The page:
A little scandal never hurt anyone, particularly for disgraced deaf composer Mamoru Samuragochi who confessed to hiring someone to write music for him.
Once-lauded as Japan’s Beethoven, Samuragochi turned out to be a fraud after admitting that his hearing had been perfectly fine for some time. But the bad publicity seemed to work to his advantage, with sales of his classical CD, featuring his best-known work Symphony No 1: Hiroshima, soaring during the week of February 3–9.
In an eight-page, hand-written apology dated Tuesday, he said he felt “deeply sorry “for betraying and hurting so many people.”
He claimed to have lost his hearing at the age of 35 because of a degenerative illness and only regained it about three years ago. Samuragochi denied assertions made by Takashi Niigaki, the purported ghostwriter behind his most iconic works, that he had never suffered from deafness in the time he worked with him for 18 years.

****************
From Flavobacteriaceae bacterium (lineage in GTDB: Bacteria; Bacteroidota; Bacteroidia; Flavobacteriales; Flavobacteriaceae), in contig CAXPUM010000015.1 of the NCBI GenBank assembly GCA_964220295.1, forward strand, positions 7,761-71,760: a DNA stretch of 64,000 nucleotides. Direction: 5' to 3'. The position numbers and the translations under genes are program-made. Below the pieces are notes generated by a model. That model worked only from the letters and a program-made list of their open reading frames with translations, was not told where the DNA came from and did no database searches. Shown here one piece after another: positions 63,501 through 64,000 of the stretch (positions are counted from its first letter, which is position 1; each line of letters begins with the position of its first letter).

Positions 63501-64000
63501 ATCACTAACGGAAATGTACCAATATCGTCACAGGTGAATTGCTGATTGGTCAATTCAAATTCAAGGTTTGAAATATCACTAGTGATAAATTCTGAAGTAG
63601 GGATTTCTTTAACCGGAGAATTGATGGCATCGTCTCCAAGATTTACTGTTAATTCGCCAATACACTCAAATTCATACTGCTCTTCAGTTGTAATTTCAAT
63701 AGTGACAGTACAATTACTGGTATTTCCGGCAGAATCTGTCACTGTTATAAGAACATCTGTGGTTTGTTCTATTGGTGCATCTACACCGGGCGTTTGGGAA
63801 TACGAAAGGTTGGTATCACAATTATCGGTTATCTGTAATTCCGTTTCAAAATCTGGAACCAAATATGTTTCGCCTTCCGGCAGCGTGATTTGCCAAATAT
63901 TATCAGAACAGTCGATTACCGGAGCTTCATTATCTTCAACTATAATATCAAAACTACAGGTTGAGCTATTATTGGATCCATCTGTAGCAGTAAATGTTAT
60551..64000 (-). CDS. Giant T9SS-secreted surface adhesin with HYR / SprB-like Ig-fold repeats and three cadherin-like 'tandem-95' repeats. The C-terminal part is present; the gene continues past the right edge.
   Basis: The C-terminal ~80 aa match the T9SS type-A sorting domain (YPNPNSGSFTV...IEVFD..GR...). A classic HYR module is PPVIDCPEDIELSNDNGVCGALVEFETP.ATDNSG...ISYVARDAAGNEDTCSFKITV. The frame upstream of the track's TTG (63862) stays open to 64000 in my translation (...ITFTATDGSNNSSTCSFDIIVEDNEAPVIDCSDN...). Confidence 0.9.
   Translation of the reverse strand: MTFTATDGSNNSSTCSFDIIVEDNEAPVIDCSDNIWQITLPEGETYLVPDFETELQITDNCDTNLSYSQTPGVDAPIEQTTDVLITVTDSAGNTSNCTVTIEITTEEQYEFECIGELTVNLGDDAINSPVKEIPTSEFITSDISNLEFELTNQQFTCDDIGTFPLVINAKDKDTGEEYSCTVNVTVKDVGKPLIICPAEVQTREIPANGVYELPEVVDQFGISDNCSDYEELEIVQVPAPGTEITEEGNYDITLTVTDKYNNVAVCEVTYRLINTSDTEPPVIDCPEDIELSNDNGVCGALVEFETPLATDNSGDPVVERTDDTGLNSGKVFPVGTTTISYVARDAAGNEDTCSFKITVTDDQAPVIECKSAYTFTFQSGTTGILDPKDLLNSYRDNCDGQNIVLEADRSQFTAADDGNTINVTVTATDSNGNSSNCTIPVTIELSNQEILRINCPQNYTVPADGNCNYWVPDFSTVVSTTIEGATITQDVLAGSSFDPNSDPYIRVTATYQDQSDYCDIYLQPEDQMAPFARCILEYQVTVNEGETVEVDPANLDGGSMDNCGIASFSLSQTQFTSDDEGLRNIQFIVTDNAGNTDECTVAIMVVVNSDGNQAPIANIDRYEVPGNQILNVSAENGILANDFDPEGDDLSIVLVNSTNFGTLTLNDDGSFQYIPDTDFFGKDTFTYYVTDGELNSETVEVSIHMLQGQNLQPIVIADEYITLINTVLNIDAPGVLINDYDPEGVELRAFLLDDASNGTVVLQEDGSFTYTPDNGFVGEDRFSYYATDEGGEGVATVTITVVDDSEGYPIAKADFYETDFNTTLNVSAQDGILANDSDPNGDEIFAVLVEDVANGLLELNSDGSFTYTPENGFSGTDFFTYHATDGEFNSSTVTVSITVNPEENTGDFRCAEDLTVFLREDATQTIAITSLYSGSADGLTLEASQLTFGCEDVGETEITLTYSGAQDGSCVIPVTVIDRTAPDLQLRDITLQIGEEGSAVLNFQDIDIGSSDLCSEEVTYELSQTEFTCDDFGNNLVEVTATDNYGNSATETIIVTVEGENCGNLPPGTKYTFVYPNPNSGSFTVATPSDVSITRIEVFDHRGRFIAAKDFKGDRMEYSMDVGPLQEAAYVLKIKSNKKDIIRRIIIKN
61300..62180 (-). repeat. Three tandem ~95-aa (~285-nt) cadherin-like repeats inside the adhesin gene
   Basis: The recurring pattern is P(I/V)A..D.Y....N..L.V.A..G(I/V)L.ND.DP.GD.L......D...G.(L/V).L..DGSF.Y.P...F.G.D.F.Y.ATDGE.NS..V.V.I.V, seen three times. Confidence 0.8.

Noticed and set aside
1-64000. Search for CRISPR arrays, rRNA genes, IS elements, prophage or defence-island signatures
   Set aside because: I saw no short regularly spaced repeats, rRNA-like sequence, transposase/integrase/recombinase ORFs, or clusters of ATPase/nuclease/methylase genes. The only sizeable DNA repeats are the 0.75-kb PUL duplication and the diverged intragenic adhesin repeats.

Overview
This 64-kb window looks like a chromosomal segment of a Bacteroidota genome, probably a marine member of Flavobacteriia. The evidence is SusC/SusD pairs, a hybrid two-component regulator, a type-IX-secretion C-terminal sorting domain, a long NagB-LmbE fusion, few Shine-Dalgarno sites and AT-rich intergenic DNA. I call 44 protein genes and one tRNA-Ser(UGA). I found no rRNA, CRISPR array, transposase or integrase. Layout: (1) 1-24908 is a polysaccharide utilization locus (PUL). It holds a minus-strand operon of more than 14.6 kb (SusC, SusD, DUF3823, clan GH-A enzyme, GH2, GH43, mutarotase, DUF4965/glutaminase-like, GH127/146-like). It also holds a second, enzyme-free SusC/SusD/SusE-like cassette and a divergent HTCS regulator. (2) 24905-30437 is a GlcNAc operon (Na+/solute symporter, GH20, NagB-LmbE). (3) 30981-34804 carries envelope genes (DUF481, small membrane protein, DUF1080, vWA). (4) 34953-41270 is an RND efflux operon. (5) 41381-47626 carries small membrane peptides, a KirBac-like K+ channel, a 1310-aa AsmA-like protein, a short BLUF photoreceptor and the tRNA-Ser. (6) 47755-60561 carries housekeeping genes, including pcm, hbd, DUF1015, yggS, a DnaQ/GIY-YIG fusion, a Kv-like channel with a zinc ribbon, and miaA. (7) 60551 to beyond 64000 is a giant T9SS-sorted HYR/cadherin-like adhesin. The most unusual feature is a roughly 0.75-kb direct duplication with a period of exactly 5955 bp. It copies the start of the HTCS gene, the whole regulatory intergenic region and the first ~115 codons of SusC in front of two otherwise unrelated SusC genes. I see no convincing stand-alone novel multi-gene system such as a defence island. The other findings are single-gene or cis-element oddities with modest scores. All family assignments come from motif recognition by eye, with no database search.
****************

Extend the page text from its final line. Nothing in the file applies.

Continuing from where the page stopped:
“My hearing has recovered to the level I can catch words when someone speaks close to my ear clearly and slowly, although it still sounds a bit muffled and distorted,” Samuragochi wrote.
Niigaki, a professor at a music college, said he believed all along Samuragochi could hear, given the way the pair discussed his compositions. Samuragochi stood by his identity as a child of Hiroshima bombing survivors.
In another plot twist, Samuragochi said that his lawyers were oblivious to his condition when he first met them in February.
“All I could think about is what would happen if the fact that Niigaki had written the songs was exposed, and I was asked about my hearing, but I was scared and couldn’t tell the truth,” he said.
The revelation shocked fans of the critically-acclaimed composer, who said he could no longer keep silent knowing Olympic skater Daisuke Takashi is set to perform to a piece attributed to him at the Sochi Games.
“I am now deeply ashamed of living this way, kidding myself,” he said.
Samuragochi’s record label said it will stop sales of his CD.